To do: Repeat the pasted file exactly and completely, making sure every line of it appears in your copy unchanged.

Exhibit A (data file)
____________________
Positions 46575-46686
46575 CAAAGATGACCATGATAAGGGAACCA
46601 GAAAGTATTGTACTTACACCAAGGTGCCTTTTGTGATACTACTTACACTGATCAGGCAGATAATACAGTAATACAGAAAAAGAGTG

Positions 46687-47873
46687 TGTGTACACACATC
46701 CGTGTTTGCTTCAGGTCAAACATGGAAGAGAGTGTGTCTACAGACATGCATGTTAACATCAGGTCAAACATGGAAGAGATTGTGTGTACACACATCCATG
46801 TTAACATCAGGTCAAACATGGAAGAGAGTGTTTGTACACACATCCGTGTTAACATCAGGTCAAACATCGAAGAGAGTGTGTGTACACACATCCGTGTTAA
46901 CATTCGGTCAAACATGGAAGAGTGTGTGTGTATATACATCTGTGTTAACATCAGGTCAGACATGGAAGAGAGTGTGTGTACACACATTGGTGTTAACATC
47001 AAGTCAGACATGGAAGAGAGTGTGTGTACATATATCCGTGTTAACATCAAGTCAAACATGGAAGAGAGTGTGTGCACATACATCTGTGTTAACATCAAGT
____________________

Positions 46575-46686
46575 CAAAGATGACCATGATAAGGGAACCA
46601 GAAAGTATTGTACTTACACCAAGGTGCCTTTTGTGATACTACTTACACTGATCAGGCAGATAATACAGTAATACAGAAAAAGAGTG

Positions 46687-47873
46687 TGTGTACACACATC
46701 CGTGTTTGCTTCAGGTCAAACATGGAAGAGAGTGTGTCTACAGACATGCATGTTAACATCAGGTCAAACATGGAAGAGATTGTGTGTACACACATCCATG
46801 TTAACATCAGGTCAAACATGGAAGAGAGTGTTTGTACACACATCCGTGTTAACATCAGGTCAAACATCGAAGAGAGTGTGTGTACACACATCCGTGTTAA
46901 CATTCGGTCAAACATGGAAGAGTGTGTGTGTATATACATCTGTGTTAACATCAGGTCAGACATGGAAGAGAGTGTGTGTACACACATTGGTGTTAACATC
47001 AAGTCAGACATGGAAGAGAGTGTGTGTACATATATCCGTGTTAACATCAAGTCAAACATGGAAGAGAGTGTGTGCACATACATCTGTGTTAACATCAAGT